How Job Stress Can Help or Hurt You (and How to Cope)

Job stress is more common than you may think. Find out how your health can be affected and what steps to take to minimize stress now.

June 16, 2017 | HF Healthy Living Team

Feeling stressed at work? You’re not alone. According to the American Institute of Stress, 80% of workers have job stress and about half need help to manage it.

Also, 42% said they think their coworkers need help with job stress. But not to worry, there are plenty of ways to cope.

Workplace Stress: How Much is Too Much?

A small amount of stress can be good for you. In situations where danger might be present, you naturally feel the need to seek safety. Job stress can even be good in small doses to help motivate you.

Short-term job stress can often be associated with how you perceive it. According to a study by the American Psychological Association (APA), participants believed they could change their approach to stress simply by associating stress with either fear or excitement. Instead of trying to stay calm when stressed, they did better at their task (such as speaking in public) if they told themselves they were excited.

Overcoming stressful times can also give you a more can-do attitude when another similar situation occurs. If you are unhappy at a job and feel as if you can’t leave, try to turn stressors into opportunities for improvement instead.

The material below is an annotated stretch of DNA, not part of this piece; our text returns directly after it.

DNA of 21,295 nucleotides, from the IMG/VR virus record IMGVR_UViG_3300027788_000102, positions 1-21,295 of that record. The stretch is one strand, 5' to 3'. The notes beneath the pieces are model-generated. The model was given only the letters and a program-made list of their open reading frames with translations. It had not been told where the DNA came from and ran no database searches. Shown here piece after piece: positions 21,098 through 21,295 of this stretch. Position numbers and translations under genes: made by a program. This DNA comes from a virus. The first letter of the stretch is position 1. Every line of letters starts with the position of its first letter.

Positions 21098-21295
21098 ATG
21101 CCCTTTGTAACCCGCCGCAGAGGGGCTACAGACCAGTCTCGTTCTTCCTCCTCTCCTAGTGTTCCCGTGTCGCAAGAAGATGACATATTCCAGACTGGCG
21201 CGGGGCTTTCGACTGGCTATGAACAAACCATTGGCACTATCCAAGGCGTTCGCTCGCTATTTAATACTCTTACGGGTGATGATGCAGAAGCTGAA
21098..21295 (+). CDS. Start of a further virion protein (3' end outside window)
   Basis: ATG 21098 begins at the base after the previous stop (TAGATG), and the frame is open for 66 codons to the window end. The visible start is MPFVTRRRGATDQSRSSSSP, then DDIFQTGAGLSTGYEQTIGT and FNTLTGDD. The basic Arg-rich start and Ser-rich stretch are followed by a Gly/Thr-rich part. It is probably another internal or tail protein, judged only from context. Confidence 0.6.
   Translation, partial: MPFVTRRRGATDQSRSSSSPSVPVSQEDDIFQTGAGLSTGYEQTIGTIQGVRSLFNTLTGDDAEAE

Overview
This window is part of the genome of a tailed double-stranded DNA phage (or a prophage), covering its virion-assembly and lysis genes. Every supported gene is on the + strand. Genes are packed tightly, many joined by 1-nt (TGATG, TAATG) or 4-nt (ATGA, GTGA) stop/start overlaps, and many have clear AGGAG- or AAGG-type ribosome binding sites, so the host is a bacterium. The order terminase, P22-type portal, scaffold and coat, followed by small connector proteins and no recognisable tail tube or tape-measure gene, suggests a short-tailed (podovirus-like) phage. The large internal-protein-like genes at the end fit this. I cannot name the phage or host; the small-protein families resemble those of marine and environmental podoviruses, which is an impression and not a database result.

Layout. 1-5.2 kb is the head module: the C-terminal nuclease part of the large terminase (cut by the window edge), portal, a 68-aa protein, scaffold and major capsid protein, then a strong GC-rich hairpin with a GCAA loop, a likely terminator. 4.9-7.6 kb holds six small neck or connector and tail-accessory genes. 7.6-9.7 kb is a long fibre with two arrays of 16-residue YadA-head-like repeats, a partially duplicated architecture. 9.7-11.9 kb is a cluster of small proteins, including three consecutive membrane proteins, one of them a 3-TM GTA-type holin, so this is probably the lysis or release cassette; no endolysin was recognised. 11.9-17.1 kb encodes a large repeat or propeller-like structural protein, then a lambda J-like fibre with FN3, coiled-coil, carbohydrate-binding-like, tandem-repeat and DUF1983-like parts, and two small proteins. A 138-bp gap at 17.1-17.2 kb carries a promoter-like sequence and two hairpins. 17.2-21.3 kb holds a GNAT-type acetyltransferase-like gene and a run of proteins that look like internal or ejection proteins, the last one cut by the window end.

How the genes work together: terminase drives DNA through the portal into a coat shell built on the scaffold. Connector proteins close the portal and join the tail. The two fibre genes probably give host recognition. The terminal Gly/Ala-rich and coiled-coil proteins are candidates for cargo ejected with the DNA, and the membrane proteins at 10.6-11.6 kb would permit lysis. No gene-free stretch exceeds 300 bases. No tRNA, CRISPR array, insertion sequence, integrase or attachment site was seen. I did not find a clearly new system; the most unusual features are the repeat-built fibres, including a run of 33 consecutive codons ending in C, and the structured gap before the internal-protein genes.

Tips to turn stressful situations around at work:

Overcome Work Stress
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  • Create Boundaries: If you’re stressed because you have no work-life balance, try to make boundaries. This might be as simple as limiting access to your work email after you leave the office. It’s even ok to create boundaries with coworkers to minimize stress, such as asking to work from home or for some time off to recoup.
  • Ask Questions Often: Whether you’re asking for clarification from a supervisor or asking for new opportunities to grow, there are many ways to avoid the stress associated with uncertainty. Rather than stressing about what might happen, see if a coworker or boss can help to ease your mind about new duties, etc.
  • Think Differently and Prioritize: American philosopher and psychologist William James said, “The greatest weapon against stress is our ability to choose one thought over another.” Stress might be inevitable in certain situations, but remember, it’s usually a temporary response. Also, try to prioritize your personal goals so you can get to where you want to be.

While a little well-managed stress can be helpful, too much stress can be extremely toxic.

How Job Stress Can Harm Your Health

Stress can severely affect your health negatively in many ways too. It’s important to understand how long-term stress affects your body and mind so you can adapt healthy ways to manage anxiety.

Research has shown that chronic cases of stress can bring about a number of health problems, including but not limited to:

  • Musculoskeletal Disorders: Job stress can often result in back problems.
  • Psychological Disorders: Depression and burnout are the most common.
  • Cardiovascular Disease: Demanding jobs that give you little control over your work have been found to increase this risk.